3. First aid specialists evaluate the patient more thoroughly in a secondary examination, as soon as arriving to the place of accident. This is known as a whole body check or head-to-toe check. Here a patient should be assessed for the possibility of an SCI. These findings need to be carefully documented. Such an assessment should include an evaluation of neck or back pain, bruising, swelling or tenderness over the spine, muscle weakness and spasm, paralysis, altered sensations (including “pins and needles” or tingling above the injury site), incontinence, priapism for lumbar SCIs, increased skin warmth/flushing (which are general signs of neurogenic or hypovolemic shock) and any superficial injury signs.
  4. For any potential SCI patient, extraction, movement and transportation must all be undertaken with extreme care and never be conducted by a single person. Immobilization of the entire spine is critical. The patient may be moved as much as necessary to get him or her out of imminent danger. However, any movement should be minimized and undertaken slowly and carefully, avoiding any jarring or rotation of the head and lower limbs. A lead first responder should immobilize the head, organize colleagues, assistants and bystanders and give commands based upon his or her assessments. Four persons to move a patient— one for each limb — is considered ideal. Today, immobilization is accomplished with a spectrum of devices ranging from cervical collars and backboards to vacuum splints and sandbags.
  5. Respiratory management is vital. SCI is associated with both acute respiratory failure and hypoxia for a variety of reasons including hypoventilation, aspiration and/or impaired neurologic function. Thus, it is imperative that the cervical vertebrae from C3 through C5 be stabilized — these keep the diaphragm alive. Interventions such as monitoring pulse oximetry, pre-oxygenation with a face mask,intubation and/or controlled ventilation may be warranted.
  6. Patients suffering from SCI are also at risk for cardiovascular problems including neurogenic and hypovolemic shock. This can be countered with cardiovascular support through fluid resuscitation. A generous oxygen supply, warmth, rest and reassurance can also help to alleviate such problems. Care must be taken when using suction devices on SCI patients as this may cause vagal stimulation which can lead to cardiac arrest.
  7. Pharmacological treatment may be beneficial. If the first responder is authorized and properly trained, dispensing drugs such as methylprednisolone have been shown to have positive effects.
  8. Rapid and safe transportation to trauma center — this may be via helicopter or ground transport. When determining where to transport the patient, his or her stability needs to be considered. First responder should provide all information collected through primary and secondary survey when handing over casualty. lumbar SCIs, increased skin warmth/flushing (which are general signs of neurogenic or hypovolemic shock) and any superficial injury signs.

In the event that a traumatic SCI is suspected through a fall or other accident, it is essential that critical steps are taken by emergency first responders, as well as anyone administering first aid, to prevent further injury. One emergency first responder offers the guidelines found in Box 1.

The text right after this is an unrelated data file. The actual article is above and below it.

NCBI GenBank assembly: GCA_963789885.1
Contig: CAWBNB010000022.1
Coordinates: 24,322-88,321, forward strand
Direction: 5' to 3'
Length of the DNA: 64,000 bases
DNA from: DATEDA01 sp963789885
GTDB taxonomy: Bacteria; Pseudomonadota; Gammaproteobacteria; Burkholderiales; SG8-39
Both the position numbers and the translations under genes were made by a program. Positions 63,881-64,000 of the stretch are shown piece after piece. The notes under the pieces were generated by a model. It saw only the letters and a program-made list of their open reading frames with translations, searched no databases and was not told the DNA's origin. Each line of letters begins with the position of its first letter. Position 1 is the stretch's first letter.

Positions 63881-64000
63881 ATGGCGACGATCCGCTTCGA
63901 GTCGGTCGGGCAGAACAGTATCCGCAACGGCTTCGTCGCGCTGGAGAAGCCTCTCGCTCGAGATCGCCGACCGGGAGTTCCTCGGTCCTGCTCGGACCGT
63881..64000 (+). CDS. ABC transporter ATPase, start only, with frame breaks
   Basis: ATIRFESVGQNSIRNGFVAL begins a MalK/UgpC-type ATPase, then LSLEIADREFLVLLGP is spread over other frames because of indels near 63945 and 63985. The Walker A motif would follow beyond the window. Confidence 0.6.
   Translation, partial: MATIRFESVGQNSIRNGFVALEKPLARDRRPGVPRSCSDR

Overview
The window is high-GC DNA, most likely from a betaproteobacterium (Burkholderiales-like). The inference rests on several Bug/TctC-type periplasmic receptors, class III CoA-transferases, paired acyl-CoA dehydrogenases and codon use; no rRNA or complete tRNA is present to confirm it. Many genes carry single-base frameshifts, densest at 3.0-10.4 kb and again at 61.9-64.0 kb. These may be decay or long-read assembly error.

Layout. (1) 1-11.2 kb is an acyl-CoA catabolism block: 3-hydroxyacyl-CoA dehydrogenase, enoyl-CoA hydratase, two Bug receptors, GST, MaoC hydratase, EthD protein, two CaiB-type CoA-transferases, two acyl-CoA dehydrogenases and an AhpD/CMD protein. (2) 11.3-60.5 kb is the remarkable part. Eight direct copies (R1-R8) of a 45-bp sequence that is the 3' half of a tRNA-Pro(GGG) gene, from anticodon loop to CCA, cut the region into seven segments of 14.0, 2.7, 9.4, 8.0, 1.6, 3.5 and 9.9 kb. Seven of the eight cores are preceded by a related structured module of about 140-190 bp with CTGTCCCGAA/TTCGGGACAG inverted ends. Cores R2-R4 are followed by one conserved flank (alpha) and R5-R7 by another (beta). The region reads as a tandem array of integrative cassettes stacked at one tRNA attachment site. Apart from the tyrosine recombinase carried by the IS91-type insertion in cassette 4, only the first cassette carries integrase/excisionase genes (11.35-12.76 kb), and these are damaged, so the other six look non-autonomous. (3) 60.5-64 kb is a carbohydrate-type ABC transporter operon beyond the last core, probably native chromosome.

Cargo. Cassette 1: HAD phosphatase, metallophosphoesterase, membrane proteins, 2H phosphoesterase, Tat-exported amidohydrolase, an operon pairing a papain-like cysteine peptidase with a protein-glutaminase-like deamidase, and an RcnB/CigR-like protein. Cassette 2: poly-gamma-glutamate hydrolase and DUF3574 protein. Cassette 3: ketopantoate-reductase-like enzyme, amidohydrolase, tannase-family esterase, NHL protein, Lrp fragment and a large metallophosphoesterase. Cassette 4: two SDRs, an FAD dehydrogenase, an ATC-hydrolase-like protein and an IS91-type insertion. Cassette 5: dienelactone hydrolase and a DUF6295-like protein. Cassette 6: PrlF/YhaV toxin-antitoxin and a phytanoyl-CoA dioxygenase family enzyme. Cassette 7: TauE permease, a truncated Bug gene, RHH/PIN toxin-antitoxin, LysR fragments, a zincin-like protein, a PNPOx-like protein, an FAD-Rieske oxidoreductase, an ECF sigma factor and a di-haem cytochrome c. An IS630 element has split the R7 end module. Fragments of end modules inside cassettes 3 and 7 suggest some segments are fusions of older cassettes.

Arrival at the trauma center: acute care management

The steps that begin on admission to the hospital or trauma center build on the efforts of the emergency first responders. Ideally, SCI patients should be admitted to a trauma center specializing in spinal cord injuries. Studies have demonstrated that those admitted to specialized centers have a lower rate of subsequent complications and a reduction in the degree of acute care needed and the length of stay.2

Following admission, a determination can be made based on MRI technology as to both the type of spinal cord injury present and the adequacy of the blood supply to the spinal cord.26 With this data, an accurate diagnosis as well as a prognosis on recovery can be made. 10

The accuracy of the diagnosis is critical for making decisions on appropriate courses of treatment and interventions. The acute care management that begins at the trauma center aims to accomplish a specific set of goals: supporting organ function, decompressing the spinal cord and neuroprotection of the spinal cord. 51718 For example, whether the SCI be treated conservatively through pharmacological treatment or more aggressively through a surgical intervention.17192021

The start of early post-acute rehabilitation

In addition to treatment decisions, the appropriate time point for admission to early post-acute rehabilitation must be decided. Studies have shown that rehabilitation started early on can lead to improved recoveries through better functional outcomes.22

This will often occur immediately following a patient’s acute care where vital functions are stabilized, in a phase termed early post-acute. Although much depends upon the course of the acute phase, early rehabilitation tends to hasten and promote improvements in the activities of daily living either directly or indirectly and thus should be started as soon as possible.23

The physical therapy and exercise involved promote motor recovery, which in turn help synapse growth. Early functional recovery is dependent upon such growth. 2224 So while rehabilitation can be thought of as beginning immediately after an accident, the formal, early post-acute care rehabilitation will have an immense impact on recovery and functional outcomes.